“…Oregon is demure and lovely, and it ought to play a little hard to get. And I think you’ll be just as sick as I am if you find it is nothing but a hungry hussy , throwing herself at every stinking smokestack that’s offered.” Tom McCall
Pollution In Paradise changed Oregon history.
What Profiles in Courage did for John F. Kennedy, and Dreams From My Father did for Barack Obama, this full length television documentary did for Oregon newsman Tom McCall. Four years after it was broadcast, he was governor. Once in office, he moved swiftly and effectively to put in place environmental protections we take for granted today.
In the film, McCall firmly staked out a moral position in the pollution debate and pushed questions of livability to the forefront of public attention. Pollution in Paradise was a tour de force, pressing home the powerful idea that there was no contradiction between jobs and quality of life in Oregon. From the Oregon History Project.
Pollution In Paradise was directed by Skeets McGrew, produced by Richard Ross and written by Tom McCall. This screening is a rare opportunity to experience the force of McCall’s game changing oratory from the big screen. Admission is free and Bill Bradbury, former Oregon Secretary of State, will be there to introduce.
For fans of Oregon cultural history who want to step into the Oregon Movies, A to Z time machine, here’s what else was going on during 1962:
Ken Kesey published his powerful debut novel One Flew Over The Cuckoo’s Nest, Richard Brautigan finished the manuscript for Trout Fishing In America, Don Berry published Moontrap. Gary Snyder was writing his second book of poems. James Ivory was making his first feature, The Householder, in India. James Blue had just made his first feature, The Olive Trees Of Justice, in Algiers. Homer Groening, in private practice as a one man ad agency in Portland, is likely to have been in and out of Northwestern, Inc., the sound studio where Paul Revere and the Raiders would record Louie, Louie the following year.
I have two observations:
1. The environmental activism of McCall’s doc is mirrored in the work produced by Kesey, Brautigan, Berry and Snyder. Interest in honoring nature, as opposed to just despoiling her, drives all five Oregon authors: the poets, the novelists, the journalist who would become governor.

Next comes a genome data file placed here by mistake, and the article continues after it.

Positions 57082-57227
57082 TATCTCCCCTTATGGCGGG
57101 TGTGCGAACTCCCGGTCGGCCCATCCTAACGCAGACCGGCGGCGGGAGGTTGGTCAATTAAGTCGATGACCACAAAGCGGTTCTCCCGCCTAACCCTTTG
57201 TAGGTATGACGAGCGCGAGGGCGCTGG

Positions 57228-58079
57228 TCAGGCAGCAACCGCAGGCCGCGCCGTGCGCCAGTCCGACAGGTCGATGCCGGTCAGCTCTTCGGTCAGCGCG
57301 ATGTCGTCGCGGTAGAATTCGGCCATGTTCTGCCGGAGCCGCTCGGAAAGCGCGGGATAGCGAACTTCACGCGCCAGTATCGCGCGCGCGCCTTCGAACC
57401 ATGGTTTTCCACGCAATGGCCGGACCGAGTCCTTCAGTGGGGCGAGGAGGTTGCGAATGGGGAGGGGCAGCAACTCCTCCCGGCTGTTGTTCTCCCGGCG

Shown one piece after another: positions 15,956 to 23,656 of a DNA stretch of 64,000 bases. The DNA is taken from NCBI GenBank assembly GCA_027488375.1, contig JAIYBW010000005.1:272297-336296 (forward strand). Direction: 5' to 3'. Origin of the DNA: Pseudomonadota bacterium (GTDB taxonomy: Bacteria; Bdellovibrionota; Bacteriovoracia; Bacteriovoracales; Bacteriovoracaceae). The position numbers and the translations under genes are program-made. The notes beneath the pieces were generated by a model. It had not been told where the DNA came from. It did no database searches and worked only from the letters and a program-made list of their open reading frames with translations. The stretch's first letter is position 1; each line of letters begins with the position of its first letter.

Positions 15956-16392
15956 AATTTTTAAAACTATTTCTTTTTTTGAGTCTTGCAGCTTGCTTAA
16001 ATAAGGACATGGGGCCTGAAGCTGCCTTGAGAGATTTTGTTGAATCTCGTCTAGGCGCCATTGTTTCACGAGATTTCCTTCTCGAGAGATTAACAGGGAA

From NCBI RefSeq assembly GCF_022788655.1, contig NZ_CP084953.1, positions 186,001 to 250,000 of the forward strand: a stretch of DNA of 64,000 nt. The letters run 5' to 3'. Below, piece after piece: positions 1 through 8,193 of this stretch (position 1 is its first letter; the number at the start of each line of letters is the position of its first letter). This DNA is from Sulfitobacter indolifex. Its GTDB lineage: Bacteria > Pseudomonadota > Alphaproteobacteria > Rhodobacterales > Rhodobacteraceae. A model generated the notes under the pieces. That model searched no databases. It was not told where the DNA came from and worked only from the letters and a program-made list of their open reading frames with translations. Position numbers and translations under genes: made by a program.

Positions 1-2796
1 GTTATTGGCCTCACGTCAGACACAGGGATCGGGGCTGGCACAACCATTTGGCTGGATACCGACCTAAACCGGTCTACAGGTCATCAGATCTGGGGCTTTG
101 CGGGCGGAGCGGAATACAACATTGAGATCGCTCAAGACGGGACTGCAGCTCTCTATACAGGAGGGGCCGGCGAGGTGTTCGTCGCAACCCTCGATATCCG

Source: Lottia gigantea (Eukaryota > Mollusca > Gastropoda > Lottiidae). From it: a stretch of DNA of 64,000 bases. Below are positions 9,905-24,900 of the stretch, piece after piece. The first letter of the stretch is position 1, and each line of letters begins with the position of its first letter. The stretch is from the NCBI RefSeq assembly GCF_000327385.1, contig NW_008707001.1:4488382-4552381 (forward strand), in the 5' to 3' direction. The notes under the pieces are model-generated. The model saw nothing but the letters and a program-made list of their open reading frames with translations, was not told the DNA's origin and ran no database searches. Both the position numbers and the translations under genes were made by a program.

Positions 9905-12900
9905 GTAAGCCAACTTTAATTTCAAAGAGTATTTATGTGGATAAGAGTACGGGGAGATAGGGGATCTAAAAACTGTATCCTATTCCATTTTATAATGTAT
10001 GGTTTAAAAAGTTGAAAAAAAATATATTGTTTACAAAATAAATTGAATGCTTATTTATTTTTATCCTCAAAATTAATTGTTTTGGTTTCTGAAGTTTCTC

2. Look at Eugene’s dominant role as a nurturer of Oregon Cold War era genius! Kesey, Brautigan, Ivory and Blue — all either came from Eugene or attended U of O. This was true of Tom McCall, as well. He graduated from U of O’s school of journalism.
After you see the doc, the next step to understanding McCall is to read Brent Walth’s superb biography, Fire At Eden’s Gate. Running a far distant second is this source of McCall info:
“I am just…wondering, where is the glow of yesteryear? I’m wondering where the heroes went. Gosh, I don’t know how long ago they left. Heroes are not giant statues framed against a red sky. They are people who say: This is my community, and it is my responsibility to make it better. Interweave all these communities, and you really have an America that is back on its feet, a comfortable nation to live in again. I really think we’re gonna have to reassess what constitutes a hero.” From Tom McCall’s interview with Studs Terkel
My favorite: “There’s a spirit here that says, let’s dare to try things. Let’s see why you can do things, rather than let’s see why you can’t.” Tom McCall
I hereby claim Pollution In Paradise as an Oregon film on the basis of just about every criteria you could possibly name.